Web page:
Best Documentary Short Films Oscar: Illness & death are top subjects
Eight films – most of them featuring illness and/or death as their focus – remain in the running for the 2015 Best Documentary Short Subject Oscar, the Academy of Motion Picture Arts and Sciences has announced (Oct. ’14). Of those eight semi-finalists, three to five titles will be shortlisted for the 87th Academy Awards.
The 2015 Best Documentary Short Oscar contenders are listed below in alphabetical order by title, with their directors and, in parentheses, their production companies:
- Crisis Hotline: Veterans Press 1. Directed by Ellen Goosenberg Kent (Perry Films).
- Joanna. Directed by Aneta Kopacz (Wajda Studio).
- Kehinde Wiley: An Economy of Grace. Directed by Jeff Dupre (Show of Force).
- The Lion’s Mouth Opens. Directed by Lucy Walker (Tree Tree Tree).
- One Child. Directed by Zijian Mu (New York University).
- Our Curse. Directed by Tomasz Sliwinski (Warsaw Film School).
- The Reaper / La Parka. Directed by Gabriel Serra (Centro de Capacitación Cinematográfica).
- White Earth. Directed by J. Christian Jensen (Weary Traveler).
Illness and death are key themes
Throughout the decades, illness / physical handicaps and death have been favorite themes in the Academy’s acting categories, and sometimes in the Best Picture and Best Foreign Language Film categories as well. In the Best Actress category alone, examples range from Oscar nominee Greta Garbo (tuberculosis) in Camille (1937), nominee Olivia de Havilland (mental illness) in The Snake Pit (1948), and winner Vivien Leigh (mental illness) in A Streetcar Named Desire (1951) all the way to winner Hilary Swank (tetraplegia) in Million Dollar Baby (2004), nominee Julie Christie (Alzheimer’s disease) in Away from Her (2007), and nominee Emmanuelle Riva (stroke) in Amour (2012).
Somewhat surprisingly, as these are true stories – in other words, potentially depressing instead of dramatic – illness and death are the two main themes among the semi-finalists for the 2015 Oscar in the Best Documentary Short Subject category.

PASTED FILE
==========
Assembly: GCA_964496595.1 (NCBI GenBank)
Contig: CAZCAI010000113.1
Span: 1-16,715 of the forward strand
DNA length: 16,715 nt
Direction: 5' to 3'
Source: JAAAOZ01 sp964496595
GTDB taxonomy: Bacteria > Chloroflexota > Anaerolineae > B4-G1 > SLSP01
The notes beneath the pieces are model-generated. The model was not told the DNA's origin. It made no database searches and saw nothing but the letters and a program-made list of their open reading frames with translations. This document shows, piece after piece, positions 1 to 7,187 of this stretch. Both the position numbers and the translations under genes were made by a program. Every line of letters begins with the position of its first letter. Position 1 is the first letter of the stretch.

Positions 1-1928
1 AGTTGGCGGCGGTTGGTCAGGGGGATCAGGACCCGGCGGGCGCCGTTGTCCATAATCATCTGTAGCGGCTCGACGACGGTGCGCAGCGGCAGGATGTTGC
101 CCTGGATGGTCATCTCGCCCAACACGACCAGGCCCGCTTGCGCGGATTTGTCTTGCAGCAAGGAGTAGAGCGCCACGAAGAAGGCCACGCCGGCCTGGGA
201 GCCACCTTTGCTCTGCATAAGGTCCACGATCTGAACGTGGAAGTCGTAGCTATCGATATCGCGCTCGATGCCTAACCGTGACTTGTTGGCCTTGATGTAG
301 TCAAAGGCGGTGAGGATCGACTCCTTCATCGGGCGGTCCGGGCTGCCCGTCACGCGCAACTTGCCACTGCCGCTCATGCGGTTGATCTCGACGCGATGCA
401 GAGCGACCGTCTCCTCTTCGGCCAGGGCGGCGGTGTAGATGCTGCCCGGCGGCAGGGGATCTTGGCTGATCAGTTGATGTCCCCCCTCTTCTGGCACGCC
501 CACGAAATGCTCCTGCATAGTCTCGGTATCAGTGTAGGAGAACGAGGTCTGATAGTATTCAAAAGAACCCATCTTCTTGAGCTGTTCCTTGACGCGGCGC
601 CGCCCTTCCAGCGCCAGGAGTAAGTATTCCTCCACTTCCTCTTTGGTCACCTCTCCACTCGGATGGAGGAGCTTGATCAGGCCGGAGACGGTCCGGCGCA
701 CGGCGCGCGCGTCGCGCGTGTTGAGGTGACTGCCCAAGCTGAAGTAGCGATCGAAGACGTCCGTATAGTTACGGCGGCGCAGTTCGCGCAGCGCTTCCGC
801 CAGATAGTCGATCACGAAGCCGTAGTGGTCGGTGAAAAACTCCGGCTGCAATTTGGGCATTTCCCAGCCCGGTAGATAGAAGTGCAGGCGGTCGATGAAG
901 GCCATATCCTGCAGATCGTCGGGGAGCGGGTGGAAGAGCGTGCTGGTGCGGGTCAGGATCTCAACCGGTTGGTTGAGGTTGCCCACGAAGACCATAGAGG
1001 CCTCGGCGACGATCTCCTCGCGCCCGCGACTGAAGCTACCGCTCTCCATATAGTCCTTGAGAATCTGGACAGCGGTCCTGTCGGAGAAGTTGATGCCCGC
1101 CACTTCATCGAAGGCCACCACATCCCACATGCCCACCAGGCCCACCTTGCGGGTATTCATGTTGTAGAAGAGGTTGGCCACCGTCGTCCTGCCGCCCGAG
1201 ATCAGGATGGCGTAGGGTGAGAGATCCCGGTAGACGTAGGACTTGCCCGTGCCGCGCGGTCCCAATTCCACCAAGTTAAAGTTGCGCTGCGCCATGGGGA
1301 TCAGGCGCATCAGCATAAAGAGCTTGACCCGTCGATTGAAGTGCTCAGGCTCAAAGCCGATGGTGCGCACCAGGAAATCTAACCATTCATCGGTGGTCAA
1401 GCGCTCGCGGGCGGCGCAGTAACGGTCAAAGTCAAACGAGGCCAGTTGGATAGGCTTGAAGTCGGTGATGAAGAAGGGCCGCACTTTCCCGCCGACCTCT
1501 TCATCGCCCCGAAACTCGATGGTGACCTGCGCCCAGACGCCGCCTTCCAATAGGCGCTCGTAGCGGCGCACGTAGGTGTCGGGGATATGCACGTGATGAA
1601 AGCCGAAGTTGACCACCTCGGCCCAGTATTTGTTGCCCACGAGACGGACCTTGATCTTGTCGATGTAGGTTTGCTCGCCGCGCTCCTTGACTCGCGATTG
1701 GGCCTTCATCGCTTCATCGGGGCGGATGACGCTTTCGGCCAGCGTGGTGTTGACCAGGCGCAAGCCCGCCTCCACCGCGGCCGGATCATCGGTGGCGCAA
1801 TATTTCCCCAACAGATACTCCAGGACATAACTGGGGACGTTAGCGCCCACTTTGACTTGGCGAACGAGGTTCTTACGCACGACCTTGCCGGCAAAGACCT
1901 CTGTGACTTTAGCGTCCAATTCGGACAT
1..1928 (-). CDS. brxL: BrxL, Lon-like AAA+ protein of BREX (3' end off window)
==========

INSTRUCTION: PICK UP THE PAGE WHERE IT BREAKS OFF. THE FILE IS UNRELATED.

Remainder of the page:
Huntington’s Disease in ‘The Lion’s Mouth Opens’
Lucy Walker’s The Lion’s Mouth Opens follows a young actress, Marianna Palka (now 33), as she waits to find out whether or not she has inherited the neurodegenerative genetic disorder Huntington’s Disease. Besides Palka, whose screen credits include Good Dick and Neds, The Lion’s Mouth Opens features Bryce Dallas Howard (who directed Palka in the short When You Find Me), Seth Gabel (Dirty Sexy Money, Salem), and Jason Ritter (The East, Atlantis), among others.
Lucy Walker has been nominated for two Academy Awards:
- In the Best Documentary Feature category for Waste Land (2010), with Angus Aynsley.
- In the Best Documentary Short Subject category for The Tsunami and the Cherry Blossom (2012), with Kira Carstensen.
Terminal illness in ‘Joanna’ and ‘Our Curse’
Reportedly Poland’s first crowd-funded documentary film, Aneta Kopacz’s Joanna follows Polish blogger Joanna Salyga, as she, her husband, and their five-year-old son cope with the fact that she has three months to live. Music by Jan A.P. Kaczmarek, who won an Academy Award for Marc Forster’s Finding Neverland (2004), starring Johnny Depp and Kate Winslet.
Another Polish entry dealing with terminal illness is Tomasz Silwinski’s autobiographical Our Curse, which focuses on how the director and his wife, Magda Hueckel, react once they find out that their newborn son suffers from an incurable disease. Our Curse won the Sheffield Student Doc Award at the 2014 Sheffield International Documentary Festival.